The night before classes start at Point Loma Nazarene University, upperclassmen reportedly march male freshmen down to the beach and order them to go "NOSing"— naked ocean swimming. This August, after receiving complaints from a student's parent, the administration fired the residence hall director and issued a public apology during chapel.
"The incident was clearly hazing in our estimation, according to our written and published policy and according to the law," says Caye Smith, vice president of student development. "If something was different this year than perhaps in previous years, it was the fact that we gained knowledge."
Such initiation activities, or rituals meant to induct new members into a group, exist on residential colleges across the country. Some activities are less troublesome than others: student development staff at Olivet Nazarene University in Illinois say the worst ritual at their school is one in which incoming resident assistants (RAs) are woken at 1 A.M. and treated to a meal at Denny's. Between NOSing and Denny's, however, lies a vast gray landscape where Christian colleges have attempted to draw the boundaries of what fosters community and what ultimately undermines that community.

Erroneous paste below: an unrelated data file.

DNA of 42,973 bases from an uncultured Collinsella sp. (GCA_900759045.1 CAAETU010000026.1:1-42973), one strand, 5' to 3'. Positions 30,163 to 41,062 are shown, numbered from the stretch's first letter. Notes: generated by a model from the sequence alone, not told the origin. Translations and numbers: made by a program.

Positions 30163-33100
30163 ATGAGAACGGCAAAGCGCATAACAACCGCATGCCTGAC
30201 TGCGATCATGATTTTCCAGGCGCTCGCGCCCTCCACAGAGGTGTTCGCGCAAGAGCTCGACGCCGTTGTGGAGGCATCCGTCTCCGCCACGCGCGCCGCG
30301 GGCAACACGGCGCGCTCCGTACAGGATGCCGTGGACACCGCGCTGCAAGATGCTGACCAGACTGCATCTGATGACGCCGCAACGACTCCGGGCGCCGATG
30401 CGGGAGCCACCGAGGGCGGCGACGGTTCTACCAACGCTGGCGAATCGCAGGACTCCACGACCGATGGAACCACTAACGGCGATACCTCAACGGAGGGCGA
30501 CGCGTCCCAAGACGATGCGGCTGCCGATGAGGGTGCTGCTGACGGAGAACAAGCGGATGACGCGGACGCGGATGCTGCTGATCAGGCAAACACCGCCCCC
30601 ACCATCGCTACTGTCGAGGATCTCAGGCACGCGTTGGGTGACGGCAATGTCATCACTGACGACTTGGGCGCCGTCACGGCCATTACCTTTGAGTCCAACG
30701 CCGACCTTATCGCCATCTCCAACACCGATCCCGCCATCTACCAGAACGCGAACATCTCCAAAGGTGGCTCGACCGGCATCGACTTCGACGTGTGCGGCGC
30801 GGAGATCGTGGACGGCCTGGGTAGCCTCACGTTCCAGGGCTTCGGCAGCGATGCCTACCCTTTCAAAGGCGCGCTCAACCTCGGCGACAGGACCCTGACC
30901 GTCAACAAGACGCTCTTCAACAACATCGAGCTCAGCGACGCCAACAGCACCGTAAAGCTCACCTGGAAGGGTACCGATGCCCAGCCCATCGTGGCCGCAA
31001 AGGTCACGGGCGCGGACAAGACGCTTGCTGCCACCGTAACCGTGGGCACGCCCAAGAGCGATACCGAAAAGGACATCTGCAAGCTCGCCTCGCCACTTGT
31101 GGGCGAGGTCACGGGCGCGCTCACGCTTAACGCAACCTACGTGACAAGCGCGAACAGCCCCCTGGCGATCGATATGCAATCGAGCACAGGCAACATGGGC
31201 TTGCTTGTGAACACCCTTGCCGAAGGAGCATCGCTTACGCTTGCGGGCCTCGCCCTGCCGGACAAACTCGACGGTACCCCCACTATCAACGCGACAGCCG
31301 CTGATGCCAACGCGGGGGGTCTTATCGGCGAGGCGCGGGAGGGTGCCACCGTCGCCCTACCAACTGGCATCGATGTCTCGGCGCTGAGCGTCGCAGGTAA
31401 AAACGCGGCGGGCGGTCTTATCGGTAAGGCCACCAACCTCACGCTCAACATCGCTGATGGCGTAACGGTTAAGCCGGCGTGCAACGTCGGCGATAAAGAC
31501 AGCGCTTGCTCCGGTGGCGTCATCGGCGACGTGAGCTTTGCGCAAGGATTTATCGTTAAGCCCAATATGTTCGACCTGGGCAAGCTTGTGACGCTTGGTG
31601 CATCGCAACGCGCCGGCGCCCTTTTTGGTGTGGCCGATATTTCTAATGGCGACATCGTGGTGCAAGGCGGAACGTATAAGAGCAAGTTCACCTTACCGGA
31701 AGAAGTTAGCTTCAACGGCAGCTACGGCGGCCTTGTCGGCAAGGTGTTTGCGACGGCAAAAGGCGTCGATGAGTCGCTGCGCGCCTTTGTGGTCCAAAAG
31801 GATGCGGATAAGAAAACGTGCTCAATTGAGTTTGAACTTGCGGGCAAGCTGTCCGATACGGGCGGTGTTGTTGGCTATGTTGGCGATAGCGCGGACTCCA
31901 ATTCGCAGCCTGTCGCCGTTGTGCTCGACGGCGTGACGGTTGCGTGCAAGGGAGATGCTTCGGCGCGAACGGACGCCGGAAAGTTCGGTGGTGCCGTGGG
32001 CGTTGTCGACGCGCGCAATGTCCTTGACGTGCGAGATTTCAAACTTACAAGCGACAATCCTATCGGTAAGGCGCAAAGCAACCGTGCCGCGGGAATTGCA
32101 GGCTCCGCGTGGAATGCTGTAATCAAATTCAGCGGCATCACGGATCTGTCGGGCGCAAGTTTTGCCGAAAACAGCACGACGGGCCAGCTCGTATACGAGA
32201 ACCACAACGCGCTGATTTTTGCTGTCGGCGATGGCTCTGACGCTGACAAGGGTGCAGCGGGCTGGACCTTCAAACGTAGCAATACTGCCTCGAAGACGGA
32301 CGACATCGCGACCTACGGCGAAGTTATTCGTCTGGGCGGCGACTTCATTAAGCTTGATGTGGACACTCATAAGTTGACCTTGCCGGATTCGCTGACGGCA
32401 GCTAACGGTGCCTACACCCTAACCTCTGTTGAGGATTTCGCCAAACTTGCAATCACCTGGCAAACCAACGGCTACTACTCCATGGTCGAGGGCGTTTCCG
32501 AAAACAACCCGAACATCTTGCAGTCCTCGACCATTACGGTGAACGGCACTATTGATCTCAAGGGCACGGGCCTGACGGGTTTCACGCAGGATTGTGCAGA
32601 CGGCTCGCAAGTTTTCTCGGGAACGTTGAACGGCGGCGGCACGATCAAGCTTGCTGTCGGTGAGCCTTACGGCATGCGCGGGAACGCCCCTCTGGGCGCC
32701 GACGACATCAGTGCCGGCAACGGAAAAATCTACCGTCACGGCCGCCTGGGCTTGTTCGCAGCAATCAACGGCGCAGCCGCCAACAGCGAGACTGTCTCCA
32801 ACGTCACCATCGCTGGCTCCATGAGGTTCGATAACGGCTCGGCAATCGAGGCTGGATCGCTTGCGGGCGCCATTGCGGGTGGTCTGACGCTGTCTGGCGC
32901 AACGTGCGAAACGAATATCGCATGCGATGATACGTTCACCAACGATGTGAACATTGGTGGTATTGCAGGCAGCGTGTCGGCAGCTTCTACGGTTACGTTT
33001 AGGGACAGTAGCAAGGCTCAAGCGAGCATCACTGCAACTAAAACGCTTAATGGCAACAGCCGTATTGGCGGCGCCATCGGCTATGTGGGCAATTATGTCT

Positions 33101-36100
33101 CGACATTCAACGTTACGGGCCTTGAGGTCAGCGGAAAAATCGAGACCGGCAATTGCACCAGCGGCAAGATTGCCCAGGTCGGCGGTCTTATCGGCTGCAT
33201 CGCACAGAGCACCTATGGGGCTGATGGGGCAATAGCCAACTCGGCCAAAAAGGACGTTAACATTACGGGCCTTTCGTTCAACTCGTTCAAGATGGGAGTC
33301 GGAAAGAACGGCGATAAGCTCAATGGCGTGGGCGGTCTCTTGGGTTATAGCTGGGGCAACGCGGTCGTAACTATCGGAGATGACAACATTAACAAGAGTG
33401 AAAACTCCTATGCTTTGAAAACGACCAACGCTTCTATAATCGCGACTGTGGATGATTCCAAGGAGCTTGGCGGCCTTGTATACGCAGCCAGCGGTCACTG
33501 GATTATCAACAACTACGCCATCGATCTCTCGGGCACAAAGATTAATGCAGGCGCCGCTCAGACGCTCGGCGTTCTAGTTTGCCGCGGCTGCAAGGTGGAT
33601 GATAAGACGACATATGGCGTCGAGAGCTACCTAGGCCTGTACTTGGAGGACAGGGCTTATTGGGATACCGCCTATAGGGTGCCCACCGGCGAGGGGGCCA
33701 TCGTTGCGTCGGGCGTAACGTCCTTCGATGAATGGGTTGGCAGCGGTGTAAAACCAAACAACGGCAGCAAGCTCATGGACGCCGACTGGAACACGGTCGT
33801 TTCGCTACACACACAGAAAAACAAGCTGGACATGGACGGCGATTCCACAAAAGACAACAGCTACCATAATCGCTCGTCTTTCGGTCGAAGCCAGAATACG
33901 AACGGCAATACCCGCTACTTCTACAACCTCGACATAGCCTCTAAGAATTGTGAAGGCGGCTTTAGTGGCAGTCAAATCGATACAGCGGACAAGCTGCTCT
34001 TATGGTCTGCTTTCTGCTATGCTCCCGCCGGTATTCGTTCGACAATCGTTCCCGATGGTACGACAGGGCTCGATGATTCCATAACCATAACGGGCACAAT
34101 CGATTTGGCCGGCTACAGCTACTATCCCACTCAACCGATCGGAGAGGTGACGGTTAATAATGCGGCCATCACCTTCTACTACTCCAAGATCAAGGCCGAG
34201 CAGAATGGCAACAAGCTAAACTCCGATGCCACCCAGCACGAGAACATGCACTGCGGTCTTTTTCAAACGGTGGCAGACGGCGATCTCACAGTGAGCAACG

Hazing—a severe form of initiation that includes coercion and abuse—is outlawed in 44 states and banned at nearly all American colleges. Most Christian colleges explicitly prohibit hazing in their student handbooks. But beyond the extremes, Christian colleges vary widely in handling upperclassmen-led initiations, which can include chanting, marching, blindfolding, calisthenics, taking off clothing, or performing for older students. Some Christian colleges have found ways to channel student energy into ...1
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